Why I love the USPSTF

Readers of this column will already know that I am a great fan of the United States Preventive Services Task Force (USPSTF). But they may not know how far back that fan support goes.

The USPSTF was founded in 1984 to produce evidence-based policies for preventive care. In about 1986, while editor of JAMA, I was asked to consider becoming the primary destination for the USPSTF reports, after appropriate peer review, of course.

I discussed it with the Task Force volunteers, consulted our staff, and then agreed to do so. JAMA published the initial 12 background papers from 1987 to 1990, resulting in the first edition of “Guide to Clinical Preventive Services.”

I am proud of that. Why? Because the papers, the guide, and the process have stood the test of time.

The second task force was created in 1990, and the third in 1998, more since then. Some subsequent reports were published in the JAMA and more recently they have appeared in the Annals of Internal Medicine.

These USPSTF reports are one of the few, and at that early time, one of the only sources of important medical information that was influenced little or not at all by financial conflicts of interest of the authors or their institutions.

Task force members are usually experts in primary care, preventive medicine, and epidemiology-biostatistics, and deliberately note in the medical or surgical specialty or subspecialty most directly involved with the disease being studied and its prevention and treatment.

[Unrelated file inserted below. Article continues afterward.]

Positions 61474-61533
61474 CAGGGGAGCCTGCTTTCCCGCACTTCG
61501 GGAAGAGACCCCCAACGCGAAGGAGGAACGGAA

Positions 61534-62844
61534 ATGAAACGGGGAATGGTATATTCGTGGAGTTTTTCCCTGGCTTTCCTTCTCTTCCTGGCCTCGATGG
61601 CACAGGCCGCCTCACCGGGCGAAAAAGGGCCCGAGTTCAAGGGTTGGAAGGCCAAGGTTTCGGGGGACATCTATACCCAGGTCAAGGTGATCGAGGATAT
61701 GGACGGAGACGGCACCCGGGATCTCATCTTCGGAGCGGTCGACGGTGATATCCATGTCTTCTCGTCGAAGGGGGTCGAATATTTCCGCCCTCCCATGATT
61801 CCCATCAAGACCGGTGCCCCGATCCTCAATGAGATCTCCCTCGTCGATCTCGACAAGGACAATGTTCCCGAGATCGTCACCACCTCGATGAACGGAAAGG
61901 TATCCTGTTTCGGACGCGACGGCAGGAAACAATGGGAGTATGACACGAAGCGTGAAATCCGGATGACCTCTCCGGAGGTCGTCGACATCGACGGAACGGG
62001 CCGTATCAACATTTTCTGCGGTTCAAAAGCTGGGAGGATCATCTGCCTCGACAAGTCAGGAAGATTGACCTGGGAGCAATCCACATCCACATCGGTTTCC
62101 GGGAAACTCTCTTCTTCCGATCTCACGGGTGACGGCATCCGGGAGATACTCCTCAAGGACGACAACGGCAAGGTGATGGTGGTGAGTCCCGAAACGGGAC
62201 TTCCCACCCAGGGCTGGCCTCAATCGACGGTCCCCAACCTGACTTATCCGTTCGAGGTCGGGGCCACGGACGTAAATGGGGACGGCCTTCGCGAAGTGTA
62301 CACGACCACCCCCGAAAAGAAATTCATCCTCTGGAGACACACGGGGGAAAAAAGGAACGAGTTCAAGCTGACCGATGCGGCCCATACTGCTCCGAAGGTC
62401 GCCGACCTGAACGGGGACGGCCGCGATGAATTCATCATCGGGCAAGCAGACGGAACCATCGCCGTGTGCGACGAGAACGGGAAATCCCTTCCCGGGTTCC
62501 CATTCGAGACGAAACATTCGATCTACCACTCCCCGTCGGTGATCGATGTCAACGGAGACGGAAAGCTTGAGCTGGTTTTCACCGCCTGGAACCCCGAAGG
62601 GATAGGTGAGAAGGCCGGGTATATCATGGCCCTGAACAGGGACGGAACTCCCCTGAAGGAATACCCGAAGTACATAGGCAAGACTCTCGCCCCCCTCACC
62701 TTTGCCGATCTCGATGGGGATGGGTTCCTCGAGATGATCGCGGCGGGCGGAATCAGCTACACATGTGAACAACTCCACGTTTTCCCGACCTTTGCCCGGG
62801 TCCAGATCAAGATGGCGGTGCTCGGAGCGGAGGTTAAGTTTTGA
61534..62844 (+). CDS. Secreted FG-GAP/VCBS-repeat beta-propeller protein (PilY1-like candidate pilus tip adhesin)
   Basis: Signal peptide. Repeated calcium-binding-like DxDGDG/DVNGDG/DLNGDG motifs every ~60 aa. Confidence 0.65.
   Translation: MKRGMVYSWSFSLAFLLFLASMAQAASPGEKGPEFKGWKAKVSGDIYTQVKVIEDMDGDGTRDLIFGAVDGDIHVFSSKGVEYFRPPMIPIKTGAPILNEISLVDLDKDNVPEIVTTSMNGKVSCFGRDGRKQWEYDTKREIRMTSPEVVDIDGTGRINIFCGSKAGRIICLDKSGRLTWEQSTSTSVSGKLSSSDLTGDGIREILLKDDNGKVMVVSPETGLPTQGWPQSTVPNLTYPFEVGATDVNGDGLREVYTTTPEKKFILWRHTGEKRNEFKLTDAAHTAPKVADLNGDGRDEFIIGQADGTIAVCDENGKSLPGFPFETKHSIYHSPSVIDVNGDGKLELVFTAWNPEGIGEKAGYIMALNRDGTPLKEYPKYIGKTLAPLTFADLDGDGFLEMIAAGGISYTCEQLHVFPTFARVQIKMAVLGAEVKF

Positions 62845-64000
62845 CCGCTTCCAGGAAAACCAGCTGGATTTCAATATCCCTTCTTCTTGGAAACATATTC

That fact became both the USPSTF’s greatest strength, namely economic neutrality, and its greatest vulnerability, namely being comprised of people who may know little directly about diagnosing and treating the disease in question.

But I support the structurally unbiased approach as being in the best interest of truth and the public. So much of the medical literature and the practice community are inherently biased.

Look at the membership of the USPSTF over the years. It reads like a veritable Who’s Who in American Medicine: Al Berg, Don Berwick, Hal Sox, Gene Washington, and Bob Lawrence for starters; then Sandy Schwartz, George Isham, and so many other dignitaries.

Consider the importance of these topics and task force reports over the years: mammography for breast cancer, PSA testing for prostate cancer, cervical cancer screening, osteoporosis screening, screening for obesity, use of Vitamin D, effectiveness of behavioral counseling interventions, prevention of neural tube defects, prevention of skin cancer, prevention of falls.

In other words, topics of daily applicability to the lives of most ordinary people and the practices of most physicians.

The USPSTF is destined to occupy a perpetual hot seat. With the emphasis on prevention from the Affordable Care Act and the requirement that we endeavor to spend healthcare dollars only on diagnostic and therapeutic products and processes that are effective and efficient, that seat will only get hotter.

I love it.

George Lundberg is a MedPage Today Editor-at-Large and former editor of the Journal of the American Medical Association.

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